For to me to live is Christ, and to die is gain.
Philippians 1:21 (ESV)
Having studied verse 21 in its context, I am still compelled to wade further into the waters of this profound sentence. I’m calling this two week study an excursus because we are veering off the consecutive path through Philippians to perform a more detailed examination of this verse. To think of it another way, if our main study is like traveling down the interstate, then this excursus is exiting the highway in order to explore a town.
But why does Philippians 1:21 deserve an extended two-part excursus from our main study? As we studied previously, Paul explained in the following verses the meaning of verse 21. To live is Christ meant fruitful labor, and to die is gain because death means being with Christ. What more needs to be mined out? I believe that Paul’s explanation of verse 21 in verses 22-23 is like taking a bucket of water from a well. Verse 21 captures the heart of how the gospel transformed Paul’s outlook on life and death; therefore, it also strikes at the heart of the apostle’s overall theology. So to me, the well of Philippians 1:21 is simply too deep not to explore in more detail.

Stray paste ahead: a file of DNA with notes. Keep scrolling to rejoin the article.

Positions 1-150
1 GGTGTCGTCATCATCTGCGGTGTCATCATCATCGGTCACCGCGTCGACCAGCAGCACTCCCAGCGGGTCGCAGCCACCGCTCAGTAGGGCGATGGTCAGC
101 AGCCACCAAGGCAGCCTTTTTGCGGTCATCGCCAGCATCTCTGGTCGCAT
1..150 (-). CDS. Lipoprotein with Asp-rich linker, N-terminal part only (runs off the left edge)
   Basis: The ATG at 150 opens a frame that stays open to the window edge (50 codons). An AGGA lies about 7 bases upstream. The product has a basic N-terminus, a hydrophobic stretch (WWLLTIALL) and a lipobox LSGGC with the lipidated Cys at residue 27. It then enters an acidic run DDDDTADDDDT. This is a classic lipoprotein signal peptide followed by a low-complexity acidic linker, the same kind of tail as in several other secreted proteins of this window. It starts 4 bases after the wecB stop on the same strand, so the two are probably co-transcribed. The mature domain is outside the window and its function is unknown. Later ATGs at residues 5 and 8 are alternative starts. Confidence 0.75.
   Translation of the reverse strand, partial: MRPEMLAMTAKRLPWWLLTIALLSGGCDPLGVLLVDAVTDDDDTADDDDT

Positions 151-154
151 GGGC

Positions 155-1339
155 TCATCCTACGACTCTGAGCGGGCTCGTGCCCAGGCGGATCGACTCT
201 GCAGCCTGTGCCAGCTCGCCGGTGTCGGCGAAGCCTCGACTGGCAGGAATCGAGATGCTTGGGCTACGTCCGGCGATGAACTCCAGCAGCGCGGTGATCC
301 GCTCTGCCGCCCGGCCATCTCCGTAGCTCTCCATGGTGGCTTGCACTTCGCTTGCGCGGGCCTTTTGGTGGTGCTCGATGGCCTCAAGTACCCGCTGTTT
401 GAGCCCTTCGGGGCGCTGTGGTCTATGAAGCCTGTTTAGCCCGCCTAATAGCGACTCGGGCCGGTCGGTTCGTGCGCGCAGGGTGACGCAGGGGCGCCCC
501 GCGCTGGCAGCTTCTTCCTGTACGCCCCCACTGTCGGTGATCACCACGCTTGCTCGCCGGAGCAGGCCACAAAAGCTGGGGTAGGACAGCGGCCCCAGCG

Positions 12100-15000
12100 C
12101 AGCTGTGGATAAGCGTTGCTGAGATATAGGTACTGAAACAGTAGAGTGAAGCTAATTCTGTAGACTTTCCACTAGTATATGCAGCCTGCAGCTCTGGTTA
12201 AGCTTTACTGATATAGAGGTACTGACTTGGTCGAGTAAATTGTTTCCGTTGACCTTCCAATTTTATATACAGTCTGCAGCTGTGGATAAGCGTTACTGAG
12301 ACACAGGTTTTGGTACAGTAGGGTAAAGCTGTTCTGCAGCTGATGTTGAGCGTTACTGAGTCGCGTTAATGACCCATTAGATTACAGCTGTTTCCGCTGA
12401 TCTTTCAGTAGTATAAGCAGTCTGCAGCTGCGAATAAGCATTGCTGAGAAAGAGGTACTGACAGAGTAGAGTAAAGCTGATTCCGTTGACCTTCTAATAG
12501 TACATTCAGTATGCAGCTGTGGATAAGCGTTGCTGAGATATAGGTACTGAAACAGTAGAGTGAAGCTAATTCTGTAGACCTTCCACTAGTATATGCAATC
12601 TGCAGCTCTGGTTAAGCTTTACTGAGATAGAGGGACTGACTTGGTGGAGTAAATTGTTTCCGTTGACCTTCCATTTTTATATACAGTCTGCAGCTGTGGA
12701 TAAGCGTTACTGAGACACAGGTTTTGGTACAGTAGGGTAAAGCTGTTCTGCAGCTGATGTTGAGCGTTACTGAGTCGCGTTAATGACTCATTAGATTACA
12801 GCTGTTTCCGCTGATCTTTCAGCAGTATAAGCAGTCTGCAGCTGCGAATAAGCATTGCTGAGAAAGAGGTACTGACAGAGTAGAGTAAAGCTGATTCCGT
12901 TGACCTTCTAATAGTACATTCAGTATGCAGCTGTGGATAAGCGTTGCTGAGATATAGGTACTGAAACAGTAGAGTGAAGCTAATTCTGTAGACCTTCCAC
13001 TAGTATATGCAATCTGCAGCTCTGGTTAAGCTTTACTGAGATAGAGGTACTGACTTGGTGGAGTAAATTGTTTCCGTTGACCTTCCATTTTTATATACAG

I should also note, before we begin our study, that one of the most beautiful qualities of this verse is its simplicity. We read these words and have an immediate grasp on what Paul is communicating. However, much like defining concepts like love, our innate understanding is quite difficult to capture in words. My hope with these two studies then is to express the felt truth of this text in words. By God’s grace, I desire to say what we know to be true but may not know how to express.
THE DOCTRINE OF THE TEXT
As we focus upon the first phrase of verses 21, to live is Christ, we must begin by explicitly stating what the doctrine (or the teaching) of this phrase is. What does Paul mean by claiming the act of being alive is Christ?
Jesus is life. Or we might say, life itself belongs to Christ. True life, therefore, is only found in Him. For Paul, life and Christ were inseparably linked together. Without Christ, living is really a perpetual death. There is no life apart from Jesus.